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The Kendall Classic


Oh, what a difference a day makes! Yesterday's miserable weather continued with high winds and downpours in the evening and early morning. I had a sleepless night worrying about what would be left or if the windstorm would leave too much damage for the race to be held. Fortunately, the Outdoor Center is positioned differently from our house, and the wind was not as significant there. Freezing was beginning to occur at 10:00 p.m. Dick Dreissigacker stated that "grooming is not an art, it is guesswork." Twenty minutes after the final pass with the groomer, things were set to go. Whatever they did, the course was prepped extraordinarily well, and skiers were delighted with the speedy conditions.

The conditions were packed granular on an icy base. Craftsbury worked the snow such that there was not much shearing of snow off the course. Turns stayed skiable, and the only real spot of shearing to the ice was on the steep pitch of Moss' Climb. The tracks remained intact, and it was a situation where the more they got used, the better they were, at least in my opinion. There was a significant amount of tree debris, but nothing too bad. It was like one of those spring days where you can go out and go fast.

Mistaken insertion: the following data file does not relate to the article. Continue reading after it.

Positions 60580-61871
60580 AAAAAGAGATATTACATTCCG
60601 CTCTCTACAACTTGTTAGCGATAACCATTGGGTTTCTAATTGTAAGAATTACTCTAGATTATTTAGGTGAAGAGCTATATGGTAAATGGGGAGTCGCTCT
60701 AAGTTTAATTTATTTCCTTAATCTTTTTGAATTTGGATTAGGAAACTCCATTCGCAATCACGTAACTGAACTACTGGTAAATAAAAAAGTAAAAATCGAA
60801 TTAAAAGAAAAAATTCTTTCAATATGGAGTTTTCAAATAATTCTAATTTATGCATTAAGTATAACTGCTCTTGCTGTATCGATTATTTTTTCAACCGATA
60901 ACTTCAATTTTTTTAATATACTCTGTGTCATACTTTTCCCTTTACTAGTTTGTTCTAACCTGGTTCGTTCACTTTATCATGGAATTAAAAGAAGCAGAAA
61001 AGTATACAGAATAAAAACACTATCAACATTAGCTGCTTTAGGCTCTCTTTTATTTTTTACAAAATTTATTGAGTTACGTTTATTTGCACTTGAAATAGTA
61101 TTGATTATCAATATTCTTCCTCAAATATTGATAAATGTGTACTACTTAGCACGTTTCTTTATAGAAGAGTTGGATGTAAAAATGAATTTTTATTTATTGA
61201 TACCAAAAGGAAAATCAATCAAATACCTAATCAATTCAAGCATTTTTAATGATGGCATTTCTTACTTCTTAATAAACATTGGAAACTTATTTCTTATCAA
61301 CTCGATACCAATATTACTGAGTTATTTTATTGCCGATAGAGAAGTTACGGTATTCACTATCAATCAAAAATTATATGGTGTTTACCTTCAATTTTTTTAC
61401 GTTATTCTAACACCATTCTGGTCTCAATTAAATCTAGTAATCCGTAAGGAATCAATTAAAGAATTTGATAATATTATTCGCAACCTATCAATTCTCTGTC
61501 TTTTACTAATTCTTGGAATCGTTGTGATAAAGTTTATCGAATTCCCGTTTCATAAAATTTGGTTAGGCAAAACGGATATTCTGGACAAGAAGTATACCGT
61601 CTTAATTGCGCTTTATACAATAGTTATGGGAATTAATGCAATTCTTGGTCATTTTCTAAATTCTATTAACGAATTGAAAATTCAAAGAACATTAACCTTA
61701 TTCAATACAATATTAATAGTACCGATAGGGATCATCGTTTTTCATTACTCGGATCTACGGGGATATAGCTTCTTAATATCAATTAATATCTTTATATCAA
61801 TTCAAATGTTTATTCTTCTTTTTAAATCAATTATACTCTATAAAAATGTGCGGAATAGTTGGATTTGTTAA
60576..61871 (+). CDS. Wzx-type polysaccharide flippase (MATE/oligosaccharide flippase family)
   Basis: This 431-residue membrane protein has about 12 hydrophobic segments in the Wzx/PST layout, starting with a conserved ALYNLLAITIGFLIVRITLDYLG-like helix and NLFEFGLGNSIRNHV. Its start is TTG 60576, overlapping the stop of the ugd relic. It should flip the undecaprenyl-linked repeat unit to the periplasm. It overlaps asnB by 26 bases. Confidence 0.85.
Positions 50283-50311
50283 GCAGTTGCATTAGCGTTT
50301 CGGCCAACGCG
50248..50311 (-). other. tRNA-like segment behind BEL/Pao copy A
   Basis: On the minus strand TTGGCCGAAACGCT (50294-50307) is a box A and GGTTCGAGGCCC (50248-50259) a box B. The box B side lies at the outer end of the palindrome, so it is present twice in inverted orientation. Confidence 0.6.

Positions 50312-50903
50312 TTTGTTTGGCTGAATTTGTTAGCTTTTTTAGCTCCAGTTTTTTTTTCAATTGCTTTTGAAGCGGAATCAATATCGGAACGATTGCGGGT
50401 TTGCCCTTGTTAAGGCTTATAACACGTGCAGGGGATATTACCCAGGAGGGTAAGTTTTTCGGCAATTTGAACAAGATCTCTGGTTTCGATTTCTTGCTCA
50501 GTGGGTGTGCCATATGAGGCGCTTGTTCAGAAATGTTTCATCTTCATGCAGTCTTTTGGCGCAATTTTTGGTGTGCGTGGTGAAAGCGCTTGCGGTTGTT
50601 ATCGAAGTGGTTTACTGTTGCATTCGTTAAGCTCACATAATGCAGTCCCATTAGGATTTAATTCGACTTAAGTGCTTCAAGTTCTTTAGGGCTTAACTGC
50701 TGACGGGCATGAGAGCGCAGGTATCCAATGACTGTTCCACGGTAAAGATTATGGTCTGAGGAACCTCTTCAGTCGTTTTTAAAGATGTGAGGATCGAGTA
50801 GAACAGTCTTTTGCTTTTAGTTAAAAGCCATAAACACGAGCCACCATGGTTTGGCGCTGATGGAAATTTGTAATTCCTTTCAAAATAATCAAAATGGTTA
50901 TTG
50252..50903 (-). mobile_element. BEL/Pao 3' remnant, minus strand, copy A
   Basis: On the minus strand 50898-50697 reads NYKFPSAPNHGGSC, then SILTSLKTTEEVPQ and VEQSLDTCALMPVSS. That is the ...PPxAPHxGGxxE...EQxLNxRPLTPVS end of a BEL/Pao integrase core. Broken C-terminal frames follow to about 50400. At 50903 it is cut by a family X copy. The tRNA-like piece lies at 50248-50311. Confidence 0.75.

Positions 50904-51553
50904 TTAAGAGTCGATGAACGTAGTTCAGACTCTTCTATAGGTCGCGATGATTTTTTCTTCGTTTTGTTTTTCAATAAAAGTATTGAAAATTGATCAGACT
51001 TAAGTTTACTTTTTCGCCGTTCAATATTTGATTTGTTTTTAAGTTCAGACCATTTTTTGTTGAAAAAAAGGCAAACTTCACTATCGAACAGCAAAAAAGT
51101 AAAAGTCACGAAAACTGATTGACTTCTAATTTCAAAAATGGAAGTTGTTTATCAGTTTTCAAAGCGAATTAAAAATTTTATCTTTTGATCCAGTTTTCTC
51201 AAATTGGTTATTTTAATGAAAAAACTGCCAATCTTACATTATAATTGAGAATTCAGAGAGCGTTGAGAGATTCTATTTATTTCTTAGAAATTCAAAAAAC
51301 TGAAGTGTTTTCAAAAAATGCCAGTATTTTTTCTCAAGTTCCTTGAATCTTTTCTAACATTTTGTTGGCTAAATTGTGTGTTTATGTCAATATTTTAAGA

The course was three laps starting in the Upper Stadium, down Teaching Hill, through the Lower Field, up Cabin Hill, down Wilbur's on to Lemon's. At Coaches Corner, skiers turned left down Denis', up Moss,' back on Lemon's to Coaches Corner turning left again to the Lower Field, then up Chip Hill to the Upper Field. A good loop with some nice striding for the first big classic race of the season. On inspection, Dino Hill was anticipated to be a trouble spot with loose snow and in direct sunlight, but most skiers did not seem to have any difficulty during the race.

Racing got underway with a 30-second interval start. The Men went first. Things flowed nicely, but it always seems that the start creeps up too quickly. Skiers scrambled with their wax; Klister of choice seemed to be working. Most going with a Universal, some with Violets, others with Reds and even Yellows. NWVE's testing went well, and the Wax Recommendation was the ticket. Upon comparing Guru Extreme 39 Hard and Swix Nero, it was decided to mix them for what was named a "mean and clean" klister.